Metropolitan News-Enterprise


Monday, August 7, 2023


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Court of Appeal:

D.A. Can’t Withdraw Resentencing Request at Will

Judge May Terminate Proceedings Only If a Good Reason Is Presented, Opinion Says  


By a MetNews Staff Writer


A judge may not grant a motion by the district attorney withdrawing a request made by the office-holder’s predecessor that an inmate be resentenced unless a solid reason is presented for the changed stance, Div. One of the First District Court of Appeal held Friday.

Then-San Francisco District Attorney Chesa Boudin on April 29, 2022, filed a request that John Vaesau, who was sentenced in 1992 to two terms of life with the possibility of parole plus 14 years for three attempted murders and other crimes. Boudin was recalled by voters on June 7 of that year; Brooke Jenkins was appointed by the mayor as Boudin’s successor, taking office on July 8; at a resentencing hearing on July 15, a deputy district attorney withdrew the resentencing request.

The request was made pursuant to then-Penal Code 1170.03, now §1172.1.

Wording of Statute

 It provides that a trial court may “at any time upon the recommendation…the district attorney of the county in which the defendant was sentenced…recall the sentence and commitment previously ordered and resentence the defendant in the same manner as if they had not previously been sentenced…provided the new sentence, if any, is no greater than the initial sentence.”

A district attorney is among four officials who may instigate such proceedings.

San Francisco Superior Court Judge Bruce E. Chan said at the July 15 hearing that he believed, instinctively, that the new district attorney could withdraw a resentencing request but invited briefing by Vaesau’s appointed counsel. At a further hearing on Aug. 11, a prosecutor said that, having “reviewed just the papers,” she perceived the resentencing request to be “very thin on the record.”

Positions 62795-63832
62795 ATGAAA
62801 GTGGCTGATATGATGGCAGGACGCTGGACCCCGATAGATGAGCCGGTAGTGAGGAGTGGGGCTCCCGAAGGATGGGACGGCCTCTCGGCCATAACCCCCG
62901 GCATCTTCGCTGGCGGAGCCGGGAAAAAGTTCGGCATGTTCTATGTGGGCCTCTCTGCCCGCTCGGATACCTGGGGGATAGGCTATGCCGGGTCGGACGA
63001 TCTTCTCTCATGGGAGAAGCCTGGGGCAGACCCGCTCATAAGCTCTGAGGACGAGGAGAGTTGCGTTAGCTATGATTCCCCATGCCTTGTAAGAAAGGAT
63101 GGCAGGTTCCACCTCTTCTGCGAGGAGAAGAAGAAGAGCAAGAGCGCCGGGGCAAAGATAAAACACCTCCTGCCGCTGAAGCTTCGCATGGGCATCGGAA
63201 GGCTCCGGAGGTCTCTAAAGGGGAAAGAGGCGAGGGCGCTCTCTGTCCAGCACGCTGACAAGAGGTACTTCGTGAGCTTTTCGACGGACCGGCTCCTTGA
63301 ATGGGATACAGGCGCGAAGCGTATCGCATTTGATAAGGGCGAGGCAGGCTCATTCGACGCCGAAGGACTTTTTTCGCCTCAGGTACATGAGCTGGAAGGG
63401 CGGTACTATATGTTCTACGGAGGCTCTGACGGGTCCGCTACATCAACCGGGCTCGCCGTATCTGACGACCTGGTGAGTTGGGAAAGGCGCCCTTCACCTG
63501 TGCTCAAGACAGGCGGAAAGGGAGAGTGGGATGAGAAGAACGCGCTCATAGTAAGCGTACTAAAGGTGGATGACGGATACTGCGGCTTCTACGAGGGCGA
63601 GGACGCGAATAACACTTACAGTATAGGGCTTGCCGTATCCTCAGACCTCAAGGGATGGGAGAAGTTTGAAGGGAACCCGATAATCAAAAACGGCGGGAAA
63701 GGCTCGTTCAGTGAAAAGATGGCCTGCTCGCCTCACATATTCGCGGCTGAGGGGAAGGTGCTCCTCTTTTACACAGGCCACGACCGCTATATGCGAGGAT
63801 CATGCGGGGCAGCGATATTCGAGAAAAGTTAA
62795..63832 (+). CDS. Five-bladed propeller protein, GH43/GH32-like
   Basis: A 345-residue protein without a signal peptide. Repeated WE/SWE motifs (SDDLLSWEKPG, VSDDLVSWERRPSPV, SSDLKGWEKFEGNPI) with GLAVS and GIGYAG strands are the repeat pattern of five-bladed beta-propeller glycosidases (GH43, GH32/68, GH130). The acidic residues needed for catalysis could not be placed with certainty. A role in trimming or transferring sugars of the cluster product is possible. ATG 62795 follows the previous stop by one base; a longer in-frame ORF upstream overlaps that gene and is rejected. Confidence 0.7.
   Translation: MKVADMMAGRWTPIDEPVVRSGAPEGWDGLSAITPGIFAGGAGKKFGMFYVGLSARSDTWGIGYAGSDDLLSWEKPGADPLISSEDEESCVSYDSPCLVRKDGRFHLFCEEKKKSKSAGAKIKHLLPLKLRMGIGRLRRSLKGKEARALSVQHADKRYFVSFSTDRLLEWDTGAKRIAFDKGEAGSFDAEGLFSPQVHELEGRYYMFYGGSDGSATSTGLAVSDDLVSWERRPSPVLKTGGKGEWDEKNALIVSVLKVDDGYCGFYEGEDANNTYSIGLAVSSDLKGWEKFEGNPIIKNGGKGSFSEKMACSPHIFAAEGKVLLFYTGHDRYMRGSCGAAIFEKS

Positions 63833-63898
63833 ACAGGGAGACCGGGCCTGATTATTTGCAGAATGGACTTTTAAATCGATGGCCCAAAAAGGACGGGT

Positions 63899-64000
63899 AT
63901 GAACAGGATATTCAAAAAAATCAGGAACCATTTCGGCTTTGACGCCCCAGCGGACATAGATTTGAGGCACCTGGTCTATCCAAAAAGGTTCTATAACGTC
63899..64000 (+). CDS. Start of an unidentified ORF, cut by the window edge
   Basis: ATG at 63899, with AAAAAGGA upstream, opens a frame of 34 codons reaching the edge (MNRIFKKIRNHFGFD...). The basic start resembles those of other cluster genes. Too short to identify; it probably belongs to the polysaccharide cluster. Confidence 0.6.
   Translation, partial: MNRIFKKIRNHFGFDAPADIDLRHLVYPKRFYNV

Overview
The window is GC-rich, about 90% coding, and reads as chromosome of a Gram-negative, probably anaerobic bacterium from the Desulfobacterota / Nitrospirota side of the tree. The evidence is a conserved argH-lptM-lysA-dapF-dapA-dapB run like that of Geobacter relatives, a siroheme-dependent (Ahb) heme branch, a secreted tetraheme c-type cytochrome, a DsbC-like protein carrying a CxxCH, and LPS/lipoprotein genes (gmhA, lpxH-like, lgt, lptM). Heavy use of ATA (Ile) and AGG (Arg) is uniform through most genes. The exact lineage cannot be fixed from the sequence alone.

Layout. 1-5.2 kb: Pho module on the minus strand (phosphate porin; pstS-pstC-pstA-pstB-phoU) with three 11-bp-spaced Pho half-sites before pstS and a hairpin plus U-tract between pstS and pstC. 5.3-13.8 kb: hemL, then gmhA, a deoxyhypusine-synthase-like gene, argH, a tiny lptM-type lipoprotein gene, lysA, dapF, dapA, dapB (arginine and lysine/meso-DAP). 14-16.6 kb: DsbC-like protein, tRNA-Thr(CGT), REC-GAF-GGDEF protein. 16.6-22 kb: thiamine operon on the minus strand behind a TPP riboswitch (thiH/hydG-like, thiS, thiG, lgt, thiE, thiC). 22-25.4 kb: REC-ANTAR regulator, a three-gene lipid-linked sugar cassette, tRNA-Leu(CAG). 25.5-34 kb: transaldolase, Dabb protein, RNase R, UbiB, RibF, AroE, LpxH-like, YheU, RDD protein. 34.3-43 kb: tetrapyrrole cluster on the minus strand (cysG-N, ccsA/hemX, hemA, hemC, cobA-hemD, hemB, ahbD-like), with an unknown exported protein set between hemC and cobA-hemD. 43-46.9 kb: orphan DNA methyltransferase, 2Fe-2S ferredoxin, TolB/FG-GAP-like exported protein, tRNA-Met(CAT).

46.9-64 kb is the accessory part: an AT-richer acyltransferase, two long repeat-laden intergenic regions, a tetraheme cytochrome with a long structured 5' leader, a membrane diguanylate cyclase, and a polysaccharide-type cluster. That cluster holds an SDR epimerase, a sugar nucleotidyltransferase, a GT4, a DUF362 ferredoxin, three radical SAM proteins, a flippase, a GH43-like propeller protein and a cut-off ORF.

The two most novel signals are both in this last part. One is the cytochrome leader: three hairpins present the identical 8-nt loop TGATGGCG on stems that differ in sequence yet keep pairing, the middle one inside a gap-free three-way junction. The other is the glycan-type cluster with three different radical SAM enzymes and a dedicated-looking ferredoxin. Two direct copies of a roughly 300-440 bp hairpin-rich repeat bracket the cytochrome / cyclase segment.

Chan granted the prosecution’s motion to terminate the proceeding.

Humes’s Opinion

Presiding Justice James M. Humes said in Friday’s opinion:

“We hold that a trial court has discretion, but is not required, to terminate a section 1172.1 proceeding when a district attorney identifies a legitimate basis for withdrawing the resentencing request and moves to withdraw before the court rules on the merits. Because the district attorney here did not offer any such reason, we vacate the order at issue and remand for reconsideration.”

He pointed to the Sixth District Court of Appeal’s decision last Dec. 6 in People v. E.M. The court held, in an opinion by Presiding Justice Mary J. Greenwood, that once the secretary of the Department of Corrections and Rehabilitation had made a resentencing request, the trial court nonetheless “retains jurisdiction to recall and resentence” the defendant.

No ‘Unfettered Authority’

Humes wrote:

“[A] district attorney’s ability to request resentencing does not imply an unfettered authority to withdraw the request. Accordingly, and consistent with E.M., we conclude that termination of a section 1172.1 proceeding is not mandatory if the district attorney no longer supports resentencing. In other words, the mere fact that the district attorney withdraws a request does not preclude a trial court from concluding that recall and resentencing is nonetheless appropriate. Rather, once a request is made, the court has jurisdiction to resentence the defendant if it chooses to do so.”

He declared: “[A] trial court may, but is not required to, allow a district attorney to withdraw a resentencing request before the court reaches the merits, thereby terminating a section 1172.1 proceeding without prejudice.  Although this is a discretionary choice, it must be guided by section 1172.1’s objectives and the defendant’s due process rights.  In particular, the motion to withdraw the request must be based on a legitimate reason.  Here, a remand for reconsideration is warranted, because it is unclear whether the trial court appreciated the full scope of its discretion to deny the district attorney’s motion to withdraw—particularly given the district attorney’s failure to explain the change in course.”

Critical of Jenkins

Humes commented:

“Jenkins, the new District Attorney, was entitled to reconsider the recommendation, but there is no evidence that any substantive reevaluation occurred.  Indeed, she moved to withdraw the recommendation only a week after taking office.”

He went on to say: “Allowing a district attorney to withdraw a resentencing request without explanation, especially under the political circumstances here, raises the specter of arbitrary action and does not carry the appearance of fairness.”

Nature of Reason

 Humes referred to the need for a “substantive reason,”  a “legitimate reason,” and a “valid reason.” As to what might constitute such a reason, he said:

“As E.M. suggests, there could be a range of valid reasons to withdraw a request, such as ‘administrative mistake or improvidence,’ a change in the law, or a ‘change in the prisoner’s circumstances’ making the prisoner ‘less deserving of resentencing.’…But the legitimacy of the proffered reason must be considered on a case-by-case basis, and standing alone, it is insufficient that the district attorney no longer backs resentencing.”

The case is People v. Vaesau, 2023 S.O.S. 2844.


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